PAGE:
Q    Thanks a lot, Sarah.  Since Robert Mueller was named the Special Counsel over a year ago, the President’s team, his legal team, the Justice Department has never challenged the constitutionality of the Special Counsel.  Yet, the President today is doing just that.  Why hasn’t either the Justice Department or the President’s legal team challenged the constitutionality?  They have the right to do so in federal court, and yet they haven’t done so.

SANDERS:  Again, scholars have raised a number of questions about the legality —

Q    (Inaudible) but specifically those two entities have not done it.  The President’s own lawyers have not done it, Sarah, and they can do so.  Why haven’t —

SANDERS:  You would have to ask them.  I’m not here to speak on behalf of the outside counsel.

Q    What about the Justice Department?  Can you speak on behalf of the Justice Department?

SANDERS:  I would refer you to the Justice Department.  They have a pretty large comms teams.  They’d be happy to answer those questions.

Steve.

Q    Yes, Sarah, I’m wondering if the White House stands by the comments that were made by the U.S. ambassador to Germany, who said that he was backing anti-establishment conservatives to take power in Europe.  Seems like a very unusual thing for a U.S. diplomat to say towards friendly countries.

SANDERS:  I don’t have any updates on that front at this point.

Blake.

Q    Sarah, let me ask you — turn your attention back to trade.  For the farmers out there who could care less about the politics, who have to run a business every day, there was a farmer in Iowa who told one of our crews out there this morning — he said, “It’s hard to know which way to jump right now.”  As in, they don’t know what decisions they should make for their businesses because of what is playing out here in Washington, here in China, NAFTA negotiations as well.  What would you tell those folks out there who are trying to run these businesses, who are trying to make a decision on which way to jump right now?

SANDERS:  Certainly, the President is trying to do everything he can to protect American farmers, American businesses, and he is negotiating with a number of countries.  But also, the President wants to make sure that we’re ending unfair trade practices.  The President has said that he wants to help protect farmers, and we’re looking at a number of different ways to do that.  And we’re going to continue that throughout this process.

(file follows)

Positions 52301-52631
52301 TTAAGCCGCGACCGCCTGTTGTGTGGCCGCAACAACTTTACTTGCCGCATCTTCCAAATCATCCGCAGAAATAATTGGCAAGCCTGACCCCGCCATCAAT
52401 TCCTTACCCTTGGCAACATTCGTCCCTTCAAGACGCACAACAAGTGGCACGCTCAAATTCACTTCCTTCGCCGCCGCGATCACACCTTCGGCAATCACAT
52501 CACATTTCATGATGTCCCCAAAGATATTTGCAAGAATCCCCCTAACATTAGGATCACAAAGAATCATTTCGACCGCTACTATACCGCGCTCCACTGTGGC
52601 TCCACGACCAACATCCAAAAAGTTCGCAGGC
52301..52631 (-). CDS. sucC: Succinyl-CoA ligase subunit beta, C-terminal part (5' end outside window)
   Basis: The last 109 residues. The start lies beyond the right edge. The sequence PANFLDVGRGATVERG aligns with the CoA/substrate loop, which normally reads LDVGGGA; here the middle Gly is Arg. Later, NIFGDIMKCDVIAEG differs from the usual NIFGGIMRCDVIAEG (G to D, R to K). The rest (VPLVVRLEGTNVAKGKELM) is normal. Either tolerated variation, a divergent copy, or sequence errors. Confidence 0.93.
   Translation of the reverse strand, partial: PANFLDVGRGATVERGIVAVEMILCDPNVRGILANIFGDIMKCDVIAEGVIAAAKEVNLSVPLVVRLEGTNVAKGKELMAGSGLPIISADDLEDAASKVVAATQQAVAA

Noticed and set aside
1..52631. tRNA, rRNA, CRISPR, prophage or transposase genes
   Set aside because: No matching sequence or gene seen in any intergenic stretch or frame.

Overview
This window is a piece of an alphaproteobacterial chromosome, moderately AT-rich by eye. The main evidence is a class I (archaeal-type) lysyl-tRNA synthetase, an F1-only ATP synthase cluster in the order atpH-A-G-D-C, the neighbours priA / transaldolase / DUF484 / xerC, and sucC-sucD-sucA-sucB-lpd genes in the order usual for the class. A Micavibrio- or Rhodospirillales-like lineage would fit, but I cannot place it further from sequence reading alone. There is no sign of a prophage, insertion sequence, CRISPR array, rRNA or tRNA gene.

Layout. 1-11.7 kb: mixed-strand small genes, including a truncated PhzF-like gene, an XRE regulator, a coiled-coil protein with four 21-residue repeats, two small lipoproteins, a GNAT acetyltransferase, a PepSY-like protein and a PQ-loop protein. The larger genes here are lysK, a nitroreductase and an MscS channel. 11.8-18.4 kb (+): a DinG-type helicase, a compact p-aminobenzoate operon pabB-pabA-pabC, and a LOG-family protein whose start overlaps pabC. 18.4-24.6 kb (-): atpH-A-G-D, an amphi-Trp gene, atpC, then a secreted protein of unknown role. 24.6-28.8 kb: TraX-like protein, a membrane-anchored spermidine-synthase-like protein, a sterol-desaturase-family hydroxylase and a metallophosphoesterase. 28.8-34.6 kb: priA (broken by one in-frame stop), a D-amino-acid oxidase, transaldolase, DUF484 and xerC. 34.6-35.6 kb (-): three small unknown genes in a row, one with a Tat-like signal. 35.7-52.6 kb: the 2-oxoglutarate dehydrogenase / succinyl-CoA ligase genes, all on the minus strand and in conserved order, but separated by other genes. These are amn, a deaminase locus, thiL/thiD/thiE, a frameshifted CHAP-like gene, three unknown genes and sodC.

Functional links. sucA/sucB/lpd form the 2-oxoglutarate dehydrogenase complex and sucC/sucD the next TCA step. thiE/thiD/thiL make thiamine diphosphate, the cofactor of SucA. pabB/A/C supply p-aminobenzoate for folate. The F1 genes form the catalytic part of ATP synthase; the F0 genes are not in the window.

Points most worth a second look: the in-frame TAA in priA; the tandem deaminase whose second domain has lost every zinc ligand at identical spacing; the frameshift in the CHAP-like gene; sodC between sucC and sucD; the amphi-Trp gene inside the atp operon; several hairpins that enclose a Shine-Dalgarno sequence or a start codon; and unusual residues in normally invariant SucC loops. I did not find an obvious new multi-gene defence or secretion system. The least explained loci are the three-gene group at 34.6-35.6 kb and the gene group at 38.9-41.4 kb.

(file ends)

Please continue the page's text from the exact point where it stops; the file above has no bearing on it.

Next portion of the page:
Peter.

Q    On the political front —

SANDERS:  Sorry, Blake, I’m going to keep going.  Peter.

Q    Thanks, Sarah.  I just want to come back to — in August, you said he certainly didn’t dictate the statement.  I wonder if you could tell us the basis of your comment when you made that in August.  And do you think that still stands?  Is that still an operative statement?  Or do you retract that?

SANDERS:  Once again, this is a reference back to a letter from the outside counsel.

Q    But in August, you said it.

SANDERS:  I understand.  But it’s also pertaining to a letter from the President’s outside counsel.  And therefore, I can’t answer, and I will direct you to them.

Q    What was your basis for saying it in August, though?

SANDERS:  Once again, I’m not going to get into a back-and-forth, and I would encourage you to reach out to the outside counsel.

Jim.

Q    Sarah, Rudy Giuliani, the President’s outside lawyer, said to the Huffington Post, “In no case can he be subpoenaed or indicted.  I don’t know how you can indict while he’s in office.  No matter what it is.  If he shot James Comey, he’d be impeached the next day.  Impeach him, and then you can do whatever you want to [do to] him.”  Is that appropriate language coming from the President’s outside lawyer to be talking about the President shooting Jim Comey in that fashion?

SANDERS:  You would have to ask Rudy Giuliani about his specific comments.  But thankfully, the President hasn’t done anything wrong, and so we feel very comfortable in that.

Josh.

Q    If I could ask a follow-up question.

SANDERS:  Josh.  Go ahead, Josh.

Q    Sarah, if I could ask a follow-up question.

SANDERS:  Sorry, I’m going to keep going.  Josh.

Q    If I could ask a follow-up question.  Who —

SANDERS:  Not today, Jim.  Go ahead, Josh.

Q    Well, others have had follow-up questions, Sarah.  If I could ask —

SANDERS:  They haven’t, actually.  Go ahead, Josh.

Q    They have had follow-up questions.  If I could ask who these legal scholars are that you are citing, that would be great.

SANDERS:  I’m going to direct a question to Josh.  Go ahead.

Q    If you say, though, one thing from the podium — that it wasn’t dictated by the President — and his lawyers are saying something entirely different, contradicting, how are we supposed to know what to believe?  How can we believe what you’re saying from the podium if his lawyers are saying it’s entirely inaccurate?

SANDERS:  Once again, I can’t comment on a letter from the President’s outside counsel, and I direct you to them to answer it.

Q    But, Sarah, the words are literally — you said he did not dictate.  The lawyer said he did.  What is it?  It’s either one or the other.

SANDERS:  I’m not going to respond to a letter from the President’s outside counsel.  We’ve purposefully walled off, and I would refer you to them for comment.

John.

Q    Thank you, Sarah.  A question about pardons.  Eleven days ago, the President issued the posthumous pardon for boxing great Jack Johnson.  The leading proponents of this for more than a decade have been Congressman Pete King in the House and Senator John McCain in the Senate, both big boxing fans.  Senator McCain tweeted his support for the pardon.  Will the President use this opportunity to call Senator McCain and try and patch things up with him at this moment of his life?